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Bradford council determines Sarjeant has concrete case for MZO

‘Anytime we can create opportunities for people to work in their own communities, that’s what it’s all about for me,’ says mayor

Sarjeant Co. is staring down a hard deadline to move its Bradford facility, but it could have help.

Council voted to support Sarjeant’s request for a Ministerial Zoning Order (MZO) during the regular meeting of council on Dec. 19, to help relocate the company’s concrete batching plant, which has been located at 3111 Sideroad 10 since 2004.

Then in 2022, the Ministry of Transportation (MTO) provided notice of their intent to expropriate the property at the northeast corner of Sideroad 10 and Line 8 to make way for the Highway 400-404 Link (Bradford Bypass) and associated interchange at Sideroad 10.

As a result, Sarjeant’s current operations must be relocated by the second quarter of 2024, and given that tight deadline, council also agreed to ask the Minister of Municipal Affairs and Housing, Paul Calandra, to expedite the MZO process.

Steven Ferri of Loopstra Nixon LLP was present on behalf of Sarjeant and explained the company wants to keep its 20 jobs in Bradford and is also planning to expand its facilities to add more jobs and continue servicing other local employers including Toromont, MiTek Canada, Inc., Modular Precast Systems, and in future, Highlight Motor Group.

The latter two businesses also sent letters in support of Sarjeant’s request.

Both Mayor James Leduc and Deputy Mayor Raj Sandhu agreed with the importance of keeping jobs in town, with Leduc explaining that he had left his hometown of Sudbury about 40 years ago in search of work, and didn’t want people to leave Bradford for the same reasons.

“Anytime we can create opportunities for people to work in their own communities, that’s what it’s all about for me,” he said.

According to Sarjeant, only one site in Bradford will meet their needs for expansion, while also providing quick access to the highway, keeping trucks out of town — 1934 Sideroad 5, on the corner with Line 4.

However, that site is currently zoned agricultural, and would need multiple approvals under the Planning Act to facilitate that relocation, all of which take time.

As a result, Sarjeant is looking for the minister to grant an MZO to expedite the process by removing the requirements for public consultation to rezone the lands or the ability to appeal the rezoning.

That concerned Ward 3 Coun. Ben Verkaik, who said the MZO would take away residents’ rights and noted that staff did not recommend whether council should support the request.

Having run on a platform of preserving agricultural land, Verkaik felt the plant should instead be placed in available employment lands, emphasizing that the new location has part of a protected river flowing through it, making it a particularly inappropriate spot.

“It doesn’t make any sense,” he said. “We have hundreds and hundreds of acres in our employment lands. Truly they could have found a spot that was more appropriate for a concrete batching plant.”

Ward 1 Coun. Cheraldean Duhaney acknowledged the town would eventually need to expand out into agricultural land but agreed this was “too soon in the game,” and asked “why not use what we have?”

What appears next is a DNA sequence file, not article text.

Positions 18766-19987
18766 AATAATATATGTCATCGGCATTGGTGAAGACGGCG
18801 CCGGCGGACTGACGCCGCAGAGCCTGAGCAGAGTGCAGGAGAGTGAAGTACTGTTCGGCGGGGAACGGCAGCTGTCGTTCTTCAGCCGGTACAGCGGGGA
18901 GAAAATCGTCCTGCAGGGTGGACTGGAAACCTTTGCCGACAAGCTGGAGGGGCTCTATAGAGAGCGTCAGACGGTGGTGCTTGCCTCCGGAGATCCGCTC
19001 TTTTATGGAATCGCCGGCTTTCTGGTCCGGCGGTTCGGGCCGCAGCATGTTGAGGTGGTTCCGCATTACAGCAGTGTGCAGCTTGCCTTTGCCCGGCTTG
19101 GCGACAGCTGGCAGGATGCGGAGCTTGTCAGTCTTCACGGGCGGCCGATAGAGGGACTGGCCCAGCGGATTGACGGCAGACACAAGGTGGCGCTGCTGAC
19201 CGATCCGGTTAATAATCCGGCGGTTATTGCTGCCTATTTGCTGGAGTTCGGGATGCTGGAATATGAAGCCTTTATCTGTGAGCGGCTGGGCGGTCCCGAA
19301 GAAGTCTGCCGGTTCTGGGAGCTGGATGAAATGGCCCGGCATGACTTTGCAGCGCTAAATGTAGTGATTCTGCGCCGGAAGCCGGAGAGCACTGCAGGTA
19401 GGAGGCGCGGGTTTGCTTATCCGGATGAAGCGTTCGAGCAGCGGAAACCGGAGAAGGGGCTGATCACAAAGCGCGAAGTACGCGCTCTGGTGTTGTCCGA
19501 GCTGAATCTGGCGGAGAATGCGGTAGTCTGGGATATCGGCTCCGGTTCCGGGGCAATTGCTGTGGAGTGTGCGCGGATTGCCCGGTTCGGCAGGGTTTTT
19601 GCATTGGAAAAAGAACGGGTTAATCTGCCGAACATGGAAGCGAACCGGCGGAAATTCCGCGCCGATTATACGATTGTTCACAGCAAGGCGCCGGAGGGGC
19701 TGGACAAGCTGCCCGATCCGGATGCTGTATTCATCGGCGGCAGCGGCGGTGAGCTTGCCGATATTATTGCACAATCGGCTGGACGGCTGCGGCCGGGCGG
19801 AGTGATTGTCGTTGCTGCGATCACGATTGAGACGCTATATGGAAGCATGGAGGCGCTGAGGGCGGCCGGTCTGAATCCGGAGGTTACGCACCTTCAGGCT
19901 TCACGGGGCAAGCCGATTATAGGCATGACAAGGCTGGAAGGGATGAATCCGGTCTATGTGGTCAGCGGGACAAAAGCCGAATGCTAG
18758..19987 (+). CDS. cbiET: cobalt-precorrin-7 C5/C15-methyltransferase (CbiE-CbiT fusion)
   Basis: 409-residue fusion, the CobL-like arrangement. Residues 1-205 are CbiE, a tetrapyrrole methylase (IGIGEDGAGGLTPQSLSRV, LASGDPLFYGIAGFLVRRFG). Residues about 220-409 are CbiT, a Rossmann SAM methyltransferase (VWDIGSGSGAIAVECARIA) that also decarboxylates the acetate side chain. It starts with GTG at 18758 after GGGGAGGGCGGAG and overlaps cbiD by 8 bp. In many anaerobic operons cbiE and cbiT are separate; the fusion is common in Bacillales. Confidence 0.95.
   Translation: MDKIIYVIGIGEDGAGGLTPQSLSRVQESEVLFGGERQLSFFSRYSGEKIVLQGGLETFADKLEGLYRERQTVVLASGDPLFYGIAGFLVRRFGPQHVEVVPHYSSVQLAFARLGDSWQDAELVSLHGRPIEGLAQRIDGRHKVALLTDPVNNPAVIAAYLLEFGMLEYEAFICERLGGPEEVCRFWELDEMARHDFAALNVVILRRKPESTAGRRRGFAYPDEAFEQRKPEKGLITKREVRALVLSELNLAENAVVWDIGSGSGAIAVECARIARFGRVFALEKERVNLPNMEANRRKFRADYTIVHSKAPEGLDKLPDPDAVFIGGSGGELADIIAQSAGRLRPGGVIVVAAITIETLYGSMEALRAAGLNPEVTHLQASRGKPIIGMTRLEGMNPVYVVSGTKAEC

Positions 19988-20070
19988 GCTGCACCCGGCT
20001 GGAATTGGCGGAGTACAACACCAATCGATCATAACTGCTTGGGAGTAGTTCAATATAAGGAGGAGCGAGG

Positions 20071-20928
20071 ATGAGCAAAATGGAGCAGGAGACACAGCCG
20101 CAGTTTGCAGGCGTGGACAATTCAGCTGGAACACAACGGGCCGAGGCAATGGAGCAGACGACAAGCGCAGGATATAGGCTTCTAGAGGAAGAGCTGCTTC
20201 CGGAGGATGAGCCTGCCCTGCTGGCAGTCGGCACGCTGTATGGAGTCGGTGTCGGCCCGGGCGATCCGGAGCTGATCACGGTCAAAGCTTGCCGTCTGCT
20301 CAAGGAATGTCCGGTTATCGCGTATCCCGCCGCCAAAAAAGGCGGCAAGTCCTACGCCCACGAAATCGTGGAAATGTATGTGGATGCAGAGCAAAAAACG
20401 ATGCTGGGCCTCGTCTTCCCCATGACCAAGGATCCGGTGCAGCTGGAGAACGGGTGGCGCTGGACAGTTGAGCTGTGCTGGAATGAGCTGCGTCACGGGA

Debra Walker, of planning firm MHBC, said Sarjeant and town staff looked at different locations, but found none that offered enough space for future expansion.

In addition to relocating the batching plant, first with something temporary and then a more permanent plant, Sarjeant also intends to eventually add:

  • An electric vehicle charging station facility
  • A fuel storage facility
  • A truck fuel dispensing facility
  • An accessory use building

“As of today, there’s actually no other sites that are available in the employment area on the 400 that would accommodate the operational needs,” Walker said, adding that the town’s official plan doesn’t permit concrete batching plants in the employment lands along Hwy. 400.

The MZO would at least establish the permitted use so Sarjeant could purchase the property and begin the necessary studies as well as consider mitigation measures to protect the environment, she said.

According to a report from Alan Wiebe, manager of community planning, the MZO would result in a development agreement under Section 47 of the Planning Act which would still require plans, assessments, studies and reports before the site can be developed.

Other councillors were supportive of the idea, with Ward 2 Coun. Jonathan Scott saying “the Ministry of Transportation has created a situation that the Ministry of Municipal Affairs and Housing could solve,” and while he expressed caution about MZOs in general, “it seems to me you have a case where we actually should be using an MZO.”

Ward 4 Coun. Joseph Giordano called MZOs “a blunt tool,” but agreed that in this case, “it makes perfect sense.”

Verkaik requested a recorded vote, with all members of council present supporting the MZO except himself and Duhaney.

Ward 5 Coun. Peter Ferragine was absent.

Once the minister issues a decision about the MZO, notice should be provided with 30 days.

Michael Owen

About the Author: Michael Owen

Michael Owen has worked in news since 2009 and most recently joined Village Media in 2023 as a general assignment reporter for BradfordToday
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